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Bladder Cancer Causes and Prevention: New Information from an Egyptian Study
In Egypt, bladder cancer incidence is among the highest worldwide, and the two predominant histological types of urinary bladder cancer are urothelial cell (UC) and squamous cell carcinoma (SCC), affecting roughly equal proportions of patients across the country. Cigarette smoking and occupational exposures to carcinogens have been established as risk factors for the former, whereas chronic infection with Schistosoma haematobium, which is still endemic in Egypt, is associated with the latter. Yet, these established risk factors alone cannot account for the high incidence of this malignancy, nor do they explain its disproportionate occurrence in men versus women, observed worldwide.
We investigated the associations between tobacco smoking exposure, history of schistosomiasis, and bladder cancer risk in Egypt. We analyzed data from an NIH-funded, multi-center, case-control study (1,886 newly diagnosed and histologically confirmed cases and 2,716 age-, gender-, and residence-matched, population-based controls); separately for men and women. Among the cases, 689 were SCC (35%) and 1,197 were UC (60%), and the male:female ratio was 6:1 for UC and 3:1 for SCC.
Cigarette and waterpipe smoking were prevalent among men (57% smoked only cigarettes, 13% smoked only water pipes, and 8% smoked both). Smoking was rarely reported by women; only seven reported ever smoking. However, exposure to environmental tobacco smoke (ETS) among never smokers (defined as those who never smoked a water pipe or more than 100 cigarettes in their lifetime) was rampant among both men and women (74% and 62, respectively). Among men, about half self-reported a history of schistosomiasis, compared to less than a quarter of the women.
Among men, cigarette smoking was associated with increased risk of having UC (odds ratio [OR]=1.8), but not SCC. Smoking both cigarettes and water pipes was associated with an even higher risk of UC (OR=2.9) and significant risk for SCC (OR=1.8), although the intensity (mean pack-years) was slightly lower in men who smoked both types of tobacco than in those who smoked cigarettes only.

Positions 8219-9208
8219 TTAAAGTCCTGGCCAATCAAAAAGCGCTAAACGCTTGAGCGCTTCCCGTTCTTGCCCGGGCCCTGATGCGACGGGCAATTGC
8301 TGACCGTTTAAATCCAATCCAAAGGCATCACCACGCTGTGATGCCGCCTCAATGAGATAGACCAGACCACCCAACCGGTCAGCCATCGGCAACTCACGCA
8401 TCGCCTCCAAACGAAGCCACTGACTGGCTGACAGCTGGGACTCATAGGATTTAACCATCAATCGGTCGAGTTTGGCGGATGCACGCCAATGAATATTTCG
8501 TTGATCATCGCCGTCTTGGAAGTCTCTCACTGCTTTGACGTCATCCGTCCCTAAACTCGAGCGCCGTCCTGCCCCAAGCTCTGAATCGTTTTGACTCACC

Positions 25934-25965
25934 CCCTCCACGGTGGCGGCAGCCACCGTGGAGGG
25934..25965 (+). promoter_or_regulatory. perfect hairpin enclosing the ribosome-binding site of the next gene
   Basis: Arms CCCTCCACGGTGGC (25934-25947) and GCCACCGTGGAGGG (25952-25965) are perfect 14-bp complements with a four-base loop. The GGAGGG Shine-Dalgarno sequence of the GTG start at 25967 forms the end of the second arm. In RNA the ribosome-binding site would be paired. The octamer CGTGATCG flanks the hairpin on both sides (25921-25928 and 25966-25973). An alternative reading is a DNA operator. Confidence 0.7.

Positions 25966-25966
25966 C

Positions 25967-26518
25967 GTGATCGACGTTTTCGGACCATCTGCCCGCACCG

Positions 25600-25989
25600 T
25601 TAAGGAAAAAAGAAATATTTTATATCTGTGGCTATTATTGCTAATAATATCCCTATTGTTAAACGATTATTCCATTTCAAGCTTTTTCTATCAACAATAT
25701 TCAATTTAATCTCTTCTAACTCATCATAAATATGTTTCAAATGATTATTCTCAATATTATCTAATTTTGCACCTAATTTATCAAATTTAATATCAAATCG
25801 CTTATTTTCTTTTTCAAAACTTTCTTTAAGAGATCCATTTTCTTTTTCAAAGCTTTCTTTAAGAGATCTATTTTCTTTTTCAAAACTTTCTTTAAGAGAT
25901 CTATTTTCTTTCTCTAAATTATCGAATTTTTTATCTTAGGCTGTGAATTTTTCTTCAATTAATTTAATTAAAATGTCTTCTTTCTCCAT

ETS exposure among male never-smokers, both at home and outside the home, was significantly associated with a 2.5-fold increase in UC, but not SCC. Similar exposure among women was associated with increased risk that was non-statistically significant for UC (OR = 1.8, 95% CI = 0.8 to 3.8) and borderline for SCC (OR = 2.1, 95% CI = 1.0 to 4.4).
Regarding schistosomiasis, we observed that the infections were significantly associated with UC and SCC risk in both men and women, but more strongly in women.
With this large, population-based study, we provided new evidence for an association between schistosomiasis and risk of UC among non-smoking Egyptian women, and confirmed that this parasitic infection is a risk factor for SCC in both men and women. We showed a novel finding that smoking both water pipes and cigarettes increased the risk of both UC and SCC in Egyptian men, whose smoking habits are characterized by lower levels of pack-years and a large proportion of non-daily smokers, relative to men in the U.S. These findings have potentially important public health implications for Egypt and worldwide, where the prevalence of waterpipe smoking is increasing among youths, and there is a general perception that water pipe smoking is less harmful than cigarette smoking. Last but not least, our data suggested that exposure to ETS is associated with UC in both women and men, and perhaps with SCC in women. ETS has been established as a lung carcinogen by the IARC, but the evidence for its association with bladder cancer remains insufficient. Epidemiological studies have great potential to shed light on these and other important questions about bladder cancer causes and prevention.
Christopher A. Loffredo1 and Sania Amr2 as part of Beyond the Abstract on UroToday.com. This initiative offers a method of publishing for the professional urology community. Authors are given an opportunity to expand on the circumstances, limitations etc... of their research by referencing the published abstract.
1Lombardi Comprehensive Cancer Center, Georgetown University, Washington DC
2University of Maryland School of Medicine, Baltimore, MD